13506307(95)000348
1. BACKGROUND In 1989, an 18cylinder diesel engine experienced a connecting rod failure at a steel mill. The purpose of the engine was to run an electric generator that provided the electric furnaces with current. The consequences were disastrous: the engine block was smashed in two and the crankshaft was ruined, i.e. the whole engine was destroyed. Fortunately nobody was hurt, but the economic consequences were serious. The connecting rod design is shown in Fig. 1. An examination of the fracture surfaces (Figs 2 and 3) revealed that the cause of the failure was fatigue and that the crack had initiated in the upper connecting rod
14
ROGER RABB
Fig. 3. Fracture surface of the connecting rod, threads. The initiation point was in the root of the fifth thread from the end of the engagement. A measurement of the form of the thread profile showed that the root radius of the thread in the connecting rod had not been specified, as could be concluded from the working drawings. The standards do not require any root radius for the thread of a nut. The result was that the root radius of the thread in the connecting rod varied from about 0.1 mm to about 0.2 ram. The root radius in the connecting rod screw was, in accordance with the appropriate standard, equal to 0.3 mm. It was obvious that the stresses in the connecting rod in the threaded area had to be checked with a demanding FE analysis. The calculations made at the design stage had not been exact enough to calculate the stresses in the zone where the crack had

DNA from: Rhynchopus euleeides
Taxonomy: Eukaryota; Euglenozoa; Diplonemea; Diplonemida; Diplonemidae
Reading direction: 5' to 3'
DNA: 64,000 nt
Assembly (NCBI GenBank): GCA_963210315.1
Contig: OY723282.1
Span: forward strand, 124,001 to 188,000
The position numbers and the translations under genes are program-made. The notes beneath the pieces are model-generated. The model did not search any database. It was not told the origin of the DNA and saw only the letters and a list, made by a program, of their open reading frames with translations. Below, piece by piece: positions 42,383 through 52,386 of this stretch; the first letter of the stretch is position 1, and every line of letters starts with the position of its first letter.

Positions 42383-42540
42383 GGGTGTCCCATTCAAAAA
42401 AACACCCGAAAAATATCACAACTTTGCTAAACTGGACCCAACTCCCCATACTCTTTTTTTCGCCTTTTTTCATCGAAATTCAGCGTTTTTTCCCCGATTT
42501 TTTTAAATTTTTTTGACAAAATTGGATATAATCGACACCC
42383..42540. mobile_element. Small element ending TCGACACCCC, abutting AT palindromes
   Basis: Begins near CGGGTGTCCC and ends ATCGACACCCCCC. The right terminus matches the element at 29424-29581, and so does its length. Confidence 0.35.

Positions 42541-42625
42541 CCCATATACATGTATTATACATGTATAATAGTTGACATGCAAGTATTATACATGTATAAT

15
initiated. Although we had a powerful F E program ( A D I N A ) our computer resources were a limiting factor. In a nonlinear analysis it was necessary to restrict the size of the model to about 20,000 DOFs, which was insufficient. We therefore had to look to a consultant for increased computing power. The F E model would have to involve nonlinearities like contact between the flanks of the threads, and details such as the threads would have to be modelled accurately. The consultant chosen had a Convex C1 minisuper computer with the wellknown FE program A B A Q U S .